• Besides pleasure and desire, which are passivities or passions, there are other emotions derived from pleasure and desire, which are attributable to us in so far as we are active. ...desire is also attributable to us in so far as we understand, or in so far as we are active.
    • Prop. 58
  • Among all the emotions attributable to the mind as active, there are none which cannot be referred to as pleasure or pain.
    • Prop. 59
  • All actions following from emotion, which are attributable to the mind in virtue of its understanding, I set down to strength of character (fortitudo), which I divide into courage (animositas) and high-mindedness (generositas). By courage I mean the desire whereby every man strives to preserve his own being in accordance solely with the dictates of reason. By high-mindedness I mean the desire whereby every man endeavors, solely under the dictates of reason, to aid other men and to unite them to himself in friendship. Those actions, therefore, which have regard solely to the good of the agent I set down to courage, those which aim at the good of others I set down to high-mindedness. I think I have thus explained, and displayed through their primary causes the principal emotions and vacillations of spirit, which arise from the combination of the three primary emotions, to wit, desire, pleasure, and pain. ...we are in many ways driven about by external causes, and that like waves of the sea driven by contrary winds we toss to and fro unwitting of the issue and of our fate. But... I have set forth only the chief conflicting emotions, not all that might be given. ...the emotions may be compounded one with another in so many ways, and so many variations may arise therefrom, as to exceed all possibility of computation. However, for my purpose, it is enough to have enumerated the most important... It remains to remark concerning love, that it very often happens that while we are enjoying a thing which we longed for, the body, from the act of enjoyment, acquires a new disposition... the new disposition of the body will feel repugnance to the desire or attempt... This revulsion of feeling is called satiety or weariness. Lastly, the definitions of the emotions require to be supplemented in a few points... [Definitions of the Emotions follows}
    • Prop. 59: Note
  • I refer those actions which work out the good of the agent to courage, and those which work out the good of others to nobility. Therefore temperance, sobriety, and presence of mind in danger, etc., are species of courage; but modesty, clemency, etc., are species of nobility.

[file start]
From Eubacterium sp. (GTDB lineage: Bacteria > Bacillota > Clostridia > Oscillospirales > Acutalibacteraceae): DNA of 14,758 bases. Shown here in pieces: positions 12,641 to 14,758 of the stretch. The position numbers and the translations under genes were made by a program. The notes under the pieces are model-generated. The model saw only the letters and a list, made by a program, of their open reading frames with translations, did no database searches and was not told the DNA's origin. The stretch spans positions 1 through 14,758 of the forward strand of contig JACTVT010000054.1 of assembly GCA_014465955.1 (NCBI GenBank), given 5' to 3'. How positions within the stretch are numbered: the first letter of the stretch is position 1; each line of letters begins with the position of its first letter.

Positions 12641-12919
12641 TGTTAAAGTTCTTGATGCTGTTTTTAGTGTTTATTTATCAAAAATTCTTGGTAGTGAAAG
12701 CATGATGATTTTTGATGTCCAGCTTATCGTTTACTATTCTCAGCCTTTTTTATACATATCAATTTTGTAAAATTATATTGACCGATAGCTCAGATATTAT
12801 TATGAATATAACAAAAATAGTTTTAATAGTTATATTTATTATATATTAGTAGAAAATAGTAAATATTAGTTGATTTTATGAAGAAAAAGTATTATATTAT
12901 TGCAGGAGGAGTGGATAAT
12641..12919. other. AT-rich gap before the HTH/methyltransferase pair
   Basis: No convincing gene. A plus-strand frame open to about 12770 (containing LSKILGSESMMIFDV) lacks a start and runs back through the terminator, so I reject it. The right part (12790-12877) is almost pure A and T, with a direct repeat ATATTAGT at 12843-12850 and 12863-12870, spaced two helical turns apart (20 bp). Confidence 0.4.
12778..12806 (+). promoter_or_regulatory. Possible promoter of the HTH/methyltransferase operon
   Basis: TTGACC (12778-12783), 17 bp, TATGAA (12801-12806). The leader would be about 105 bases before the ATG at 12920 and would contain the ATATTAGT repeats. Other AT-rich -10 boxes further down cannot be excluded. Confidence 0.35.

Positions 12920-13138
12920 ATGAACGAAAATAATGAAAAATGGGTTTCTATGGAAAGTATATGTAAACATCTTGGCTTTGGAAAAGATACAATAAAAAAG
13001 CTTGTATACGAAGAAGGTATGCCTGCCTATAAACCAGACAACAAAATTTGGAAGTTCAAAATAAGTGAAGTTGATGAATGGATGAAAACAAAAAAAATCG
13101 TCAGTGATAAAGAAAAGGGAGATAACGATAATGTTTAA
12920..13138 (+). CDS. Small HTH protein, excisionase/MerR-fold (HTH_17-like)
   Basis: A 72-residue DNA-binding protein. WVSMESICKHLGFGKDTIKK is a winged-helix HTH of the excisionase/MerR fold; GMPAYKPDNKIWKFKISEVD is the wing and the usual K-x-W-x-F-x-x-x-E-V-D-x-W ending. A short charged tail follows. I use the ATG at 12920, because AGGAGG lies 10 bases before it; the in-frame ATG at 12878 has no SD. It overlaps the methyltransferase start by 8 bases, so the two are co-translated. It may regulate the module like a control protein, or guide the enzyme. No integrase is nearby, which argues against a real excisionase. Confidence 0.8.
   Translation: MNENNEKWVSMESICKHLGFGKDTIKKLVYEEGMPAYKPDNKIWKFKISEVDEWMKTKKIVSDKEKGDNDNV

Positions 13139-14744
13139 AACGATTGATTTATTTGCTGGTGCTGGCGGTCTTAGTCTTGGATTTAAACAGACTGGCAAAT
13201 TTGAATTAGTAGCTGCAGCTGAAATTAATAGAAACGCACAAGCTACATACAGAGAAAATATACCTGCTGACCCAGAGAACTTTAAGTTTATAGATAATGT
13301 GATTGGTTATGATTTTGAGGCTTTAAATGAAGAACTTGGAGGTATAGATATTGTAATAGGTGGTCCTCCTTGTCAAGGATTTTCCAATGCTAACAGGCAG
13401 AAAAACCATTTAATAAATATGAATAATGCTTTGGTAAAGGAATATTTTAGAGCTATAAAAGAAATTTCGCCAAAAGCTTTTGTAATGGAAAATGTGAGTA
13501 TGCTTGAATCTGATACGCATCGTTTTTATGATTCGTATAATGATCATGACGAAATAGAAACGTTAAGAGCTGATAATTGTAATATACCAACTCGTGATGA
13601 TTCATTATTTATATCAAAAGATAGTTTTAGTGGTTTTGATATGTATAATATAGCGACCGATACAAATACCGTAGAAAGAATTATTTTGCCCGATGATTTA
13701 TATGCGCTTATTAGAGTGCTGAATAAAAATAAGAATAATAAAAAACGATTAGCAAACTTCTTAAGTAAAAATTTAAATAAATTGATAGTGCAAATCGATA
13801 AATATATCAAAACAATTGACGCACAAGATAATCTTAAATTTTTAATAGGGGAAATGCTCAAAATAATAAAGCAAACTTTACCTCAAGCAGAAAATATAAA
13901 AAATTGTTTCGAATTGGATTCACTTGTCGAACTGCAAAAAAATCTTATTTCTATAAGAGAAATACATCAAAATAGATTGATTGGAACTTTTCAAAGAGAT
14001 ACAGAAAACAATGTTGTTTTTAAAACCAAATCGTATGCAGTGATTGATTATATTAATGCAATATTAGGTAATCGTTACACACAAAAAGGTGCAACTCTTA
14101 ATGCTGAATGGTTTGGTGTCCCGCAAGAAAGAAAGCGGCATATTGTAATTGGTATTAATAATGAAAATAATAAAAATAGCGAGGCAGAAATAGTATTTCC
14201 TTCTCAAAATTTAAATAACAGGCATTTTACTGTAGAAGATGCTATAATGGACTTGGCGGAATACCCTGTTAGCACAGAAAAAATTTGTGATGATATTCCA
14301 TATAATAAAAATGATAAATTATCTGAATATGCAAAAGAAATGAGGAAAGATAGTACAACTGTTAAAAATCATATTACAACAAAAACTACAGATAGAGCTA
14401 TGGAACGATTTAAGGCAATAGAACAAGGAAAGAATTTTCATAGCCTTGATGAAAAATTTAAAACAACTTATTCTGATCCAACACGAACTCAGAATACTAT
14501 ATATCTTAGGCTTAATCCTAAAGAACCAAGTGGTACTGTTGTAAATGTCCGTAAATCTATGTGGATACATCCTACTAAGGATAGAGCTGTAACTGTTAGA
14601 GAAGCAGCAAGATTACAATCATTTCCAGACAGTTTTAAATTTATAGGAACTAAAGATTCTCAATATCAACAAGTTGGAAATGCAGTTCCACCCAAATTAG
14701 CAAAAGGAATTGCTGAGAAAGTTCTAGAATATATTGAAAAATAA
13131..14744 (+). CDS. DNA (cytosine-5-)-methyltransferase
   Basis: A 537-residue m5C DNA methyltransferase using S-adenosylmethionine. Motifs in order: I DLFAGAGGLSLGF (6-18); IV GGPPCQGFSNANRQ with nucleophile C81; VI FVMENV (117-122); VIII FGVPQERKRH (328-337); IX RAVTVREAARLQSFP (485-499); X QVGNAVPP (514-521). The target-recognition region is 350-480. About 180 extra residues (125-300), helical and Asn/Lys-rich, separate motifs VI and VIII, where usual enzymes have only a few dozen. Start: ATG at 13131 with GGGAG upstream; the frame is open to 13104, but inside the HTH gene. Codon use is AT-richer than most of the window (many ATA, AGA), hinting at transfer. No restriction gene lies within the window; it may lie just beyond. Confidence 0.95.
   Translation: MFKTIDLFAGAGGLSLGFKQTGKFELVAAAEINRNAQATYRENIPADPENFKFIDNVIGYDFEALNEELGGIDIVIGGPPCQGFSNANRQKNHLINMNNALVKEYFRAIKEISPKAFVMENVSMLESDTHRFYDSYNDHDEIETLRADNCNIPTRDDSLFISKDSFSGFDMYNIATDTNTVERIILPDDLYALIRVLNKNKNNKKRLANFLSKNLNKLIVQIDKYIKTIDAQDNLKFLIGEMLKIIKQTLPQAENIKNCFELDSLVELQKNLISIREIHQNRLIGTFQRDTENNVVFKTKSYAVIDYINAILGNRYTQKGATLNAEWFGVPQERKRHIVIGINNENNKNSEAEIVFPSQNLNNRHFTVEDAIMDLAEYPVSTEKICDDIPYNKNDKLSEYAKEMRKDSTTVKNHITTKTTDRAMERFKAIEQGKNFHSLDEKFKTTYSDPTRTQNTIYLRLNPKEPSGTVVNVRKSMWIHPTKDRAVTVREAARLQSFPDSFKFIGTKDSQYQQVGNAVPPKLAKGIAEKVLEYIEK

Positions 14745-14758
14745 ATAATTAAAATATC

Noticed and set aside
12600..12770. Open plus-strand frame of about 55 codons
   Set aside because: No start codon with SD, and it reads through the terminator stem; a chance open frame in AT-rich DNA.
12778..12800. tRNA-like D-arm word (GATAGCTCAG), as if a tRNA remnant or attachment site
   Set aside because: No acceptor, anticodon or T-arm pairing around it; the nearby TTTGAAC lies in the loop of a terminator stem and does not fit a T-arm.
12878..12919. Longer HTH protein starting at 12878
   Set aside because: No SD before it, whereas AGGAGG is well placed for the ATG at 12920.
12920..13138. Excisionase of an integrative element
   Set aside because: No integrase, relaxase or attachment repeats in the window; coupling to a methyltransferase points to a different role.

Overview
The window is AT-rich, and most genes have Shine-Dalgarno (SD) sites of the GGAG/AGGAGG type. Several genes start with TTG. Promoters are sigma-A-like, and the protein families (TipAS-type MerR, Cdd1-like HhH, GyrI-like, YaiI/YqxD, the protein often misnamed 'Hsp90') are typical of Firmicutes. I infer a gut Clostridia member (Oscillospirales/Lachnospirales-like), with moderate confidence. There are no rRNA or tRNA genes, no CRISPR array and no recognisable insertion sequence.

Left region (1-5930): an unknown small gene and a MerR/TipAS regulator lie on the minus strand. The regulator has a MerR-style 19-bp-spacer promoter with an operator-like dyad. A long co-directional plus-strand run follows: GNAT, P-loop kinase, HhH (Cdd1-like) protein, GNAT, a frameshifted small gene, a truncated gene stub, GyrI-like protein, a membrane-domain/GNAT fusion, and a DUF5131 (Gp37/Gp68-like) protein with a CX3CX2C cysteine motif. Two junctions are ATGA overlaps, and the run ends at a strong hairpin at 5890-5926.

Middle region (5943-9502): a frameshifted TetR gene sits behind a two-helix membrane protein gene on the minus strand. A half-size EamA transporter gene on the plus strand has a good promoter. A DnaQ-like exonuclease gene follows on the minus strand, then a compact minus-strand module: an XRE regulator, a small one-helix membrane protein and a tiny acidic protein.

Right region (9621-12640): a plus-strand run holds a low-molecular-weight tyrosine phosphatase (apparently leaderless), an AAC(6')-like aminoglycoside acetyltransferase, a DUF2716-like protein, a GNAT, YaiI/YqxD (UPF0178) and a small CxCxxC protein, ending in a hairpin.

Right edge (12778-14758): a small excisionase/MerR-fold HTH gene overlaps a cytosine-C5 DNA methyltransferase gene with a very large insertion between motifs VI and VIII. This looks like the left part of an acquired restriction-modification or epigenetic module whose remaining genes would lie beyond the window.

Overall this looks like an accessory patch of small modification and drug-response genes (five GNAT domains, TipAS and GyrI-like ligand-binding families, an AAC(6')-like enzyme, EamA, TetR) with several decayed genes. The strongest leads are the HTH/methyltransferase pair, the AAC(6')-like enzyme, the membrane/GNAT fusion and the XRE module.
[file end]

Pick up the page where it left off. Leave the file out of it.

• Alternate Translation
  • Hope is an inconstant pleasure, arising from the idea of something past or future, whereof we to a certain extent doubt the issue.
    • Definition 12
  • Fear is an inconstant pain arising from the idea of something past or future, whereof we to a certain extent doubt the issue
    • Definition 13
  • From these definitions it follows, that there is no hope unmingled with fear, and no fear unmingled with hope. For he, who depends on hope and doubts concerning the issue of anything, is assumed to conceive something, which excludes the existence of the said thing in the future; therefore he, to this extent, feels pain; consequently, while dependent on hope, he fears for the issue. Contrariwise he, who fears, in other words doubts, concerning the issue of something which he hates, also conceives something which excludes the existence of the thing in question; to this extent he feels pleasure, and consequently to this extent he hopes that it will turn out as he desires.
    • Definition 13: Explanation
  • Fear cannot be without hope nor hope without fear.
    • Variant Translation of Definition 13: Explanation

Part IV : Of Human Bondage, or the Strength of the Emotions[edit]

Human infirmity in moderating and checking the emotions I name bondage…
Full text online
One and the same thing can be at the same time good, bad, and indifferent.
There is no individual thing in nature, than which there is not another more powerful and strong. Whatsoever thing be given, there is something stronger whereby it can be destroyed.
Imaginations do not vanish at the presence of the truth, in virtue of its being true, but because other imaginations, stronger than the first, supervene and exclude the present existence of that which we imagined…
It is impossible, that man should not be a part of Nature, or that he should be capable of undergoing no changes, save such as can be understood through his nature only as their adequate cause.
The power and increase of every passion, and its persistence in existing are not defined by the power, whereby we ourselves endeavor to persist in existing, but by the power of an external cause compared with our own.